“High Hopes” by Panic! At the Disco
“Something Just like This” by The Chainsmokers and Coldplay
“Africa” by Toto
A BIG Thank You to Marc Stogran for creating this video from the weeks activities.
Water is a vital component of our daily lives – we consume it every day, but we also need it for our safety during emergencies such as fires. To illustrate how OCWA helps protect people against fire emergencies, we are happy to bring you a three-part series that covers: 1) how we communicate with local fire departments, 2) our proactive hydrant inspection/maintenance program and 3) our integrated water transportation network.
We’ll begin the series with how we stay in touch with fire departments in our five-county service territory during major fires.
When a structure fire occurs, OCWA is automatically notified of the exact location by 911 emergency services or fire control so that we can begin to evaluate how best to provide the necessary flow of water to hydrants in the area. From our 24/7 Supervisory Control and Data Acquisition (SCADA) centers, we are able to monitor and manage water levels of our entire water system in real time. If firefighters require additional water to certain areas, they can contact OCWA through 911 or fire control and we will deliver as much flow and pressure as possible via SCADA. In addition, the incident commander can request that an OCWA employee come directly to the scene to provide real-time guidance on how to obtain optimal flow from our system.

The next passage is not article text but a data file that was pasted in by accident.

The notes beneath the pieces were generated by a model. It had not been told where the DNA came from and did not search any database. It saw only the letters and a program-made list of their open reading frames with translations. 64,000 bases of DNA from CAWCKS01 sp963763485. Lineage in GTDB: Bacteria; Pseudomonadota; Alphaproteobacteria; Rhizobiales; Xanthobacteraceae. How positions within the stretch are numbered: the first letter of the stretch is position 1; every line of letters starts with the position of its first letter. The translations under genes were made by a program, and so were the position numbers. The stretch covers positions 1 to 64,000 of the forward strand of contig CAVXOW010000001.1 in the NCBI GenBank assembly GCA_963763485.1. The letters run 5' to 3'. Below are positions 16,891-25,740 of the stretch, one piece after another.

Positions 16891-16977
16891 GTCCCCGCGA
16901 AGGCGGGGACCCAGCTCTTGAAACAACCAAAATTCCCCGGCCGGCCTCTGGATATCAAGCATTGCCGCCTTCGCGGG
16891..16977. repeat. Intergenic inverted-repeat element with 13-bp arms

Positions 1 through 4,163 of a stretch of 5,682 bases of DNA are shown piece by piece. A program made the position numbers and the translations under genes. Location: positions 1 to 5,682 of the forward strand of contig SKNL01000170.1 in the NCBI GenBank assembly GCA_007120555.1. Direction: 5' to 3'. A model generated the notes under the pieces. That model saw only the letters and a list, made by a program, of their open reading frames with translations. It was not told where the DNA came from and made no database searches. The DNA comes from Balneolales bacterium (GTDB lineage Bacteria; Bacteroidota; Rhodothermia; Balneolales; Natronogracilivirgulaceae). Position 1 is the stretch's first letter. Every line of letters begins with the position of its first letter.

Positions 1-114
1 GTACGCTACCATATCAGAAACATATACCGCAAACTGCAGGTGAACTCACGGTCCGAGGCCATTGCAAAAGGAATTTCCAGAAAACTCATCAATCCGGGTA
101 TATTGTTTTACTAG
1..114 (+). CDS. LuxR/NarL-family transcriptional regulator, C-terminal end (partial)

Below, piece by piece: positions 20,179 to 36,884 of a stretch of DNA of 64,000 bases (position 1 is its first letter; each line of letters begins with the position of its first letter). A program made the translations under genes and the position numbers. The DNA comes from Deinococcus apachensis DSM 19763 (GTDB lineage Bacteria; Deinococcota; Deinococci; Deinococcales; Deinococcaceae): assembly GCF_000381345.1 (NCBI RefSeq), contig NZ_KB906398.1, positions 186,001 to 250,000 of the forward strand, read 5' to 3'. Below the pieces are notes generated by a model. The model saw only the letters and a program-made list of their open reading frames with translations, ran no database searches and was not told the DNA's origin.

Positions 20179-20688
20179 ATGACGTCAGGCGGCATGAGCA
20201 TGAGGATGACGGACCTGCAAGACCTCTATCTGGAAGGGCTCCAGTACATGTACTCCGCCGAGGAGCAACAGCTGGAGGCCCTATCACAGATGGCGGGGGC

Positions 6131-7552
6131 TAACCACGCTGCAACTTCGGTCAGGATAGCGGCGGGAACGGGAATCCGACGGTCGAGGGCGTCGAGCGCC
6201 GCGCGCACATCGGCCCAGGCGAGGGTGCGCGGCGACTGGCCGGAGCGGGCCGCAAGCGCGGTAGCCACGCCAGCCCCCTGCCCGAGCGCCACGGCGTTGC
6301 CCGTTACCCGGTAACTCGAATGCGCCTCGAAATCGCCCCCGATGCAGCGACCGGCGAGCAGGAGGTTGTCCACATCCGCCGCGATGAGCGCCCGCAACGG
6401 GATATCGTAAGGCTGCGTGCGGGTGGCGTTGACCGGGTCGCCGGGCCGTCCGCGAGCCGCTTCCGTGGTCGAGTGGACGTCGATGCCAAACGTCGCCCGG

Once the fire is extinguished, OCWA will typically send out field maintenance personnel to inspect the fire hydrants used. This not only ensures that hydrants are ready for use again, but also confirms whether excess water has been pumped out. This is necessary because water that has not been pumped out will freeze during the winter months and the affected hydrants will be inoperable for use unless properly thawed.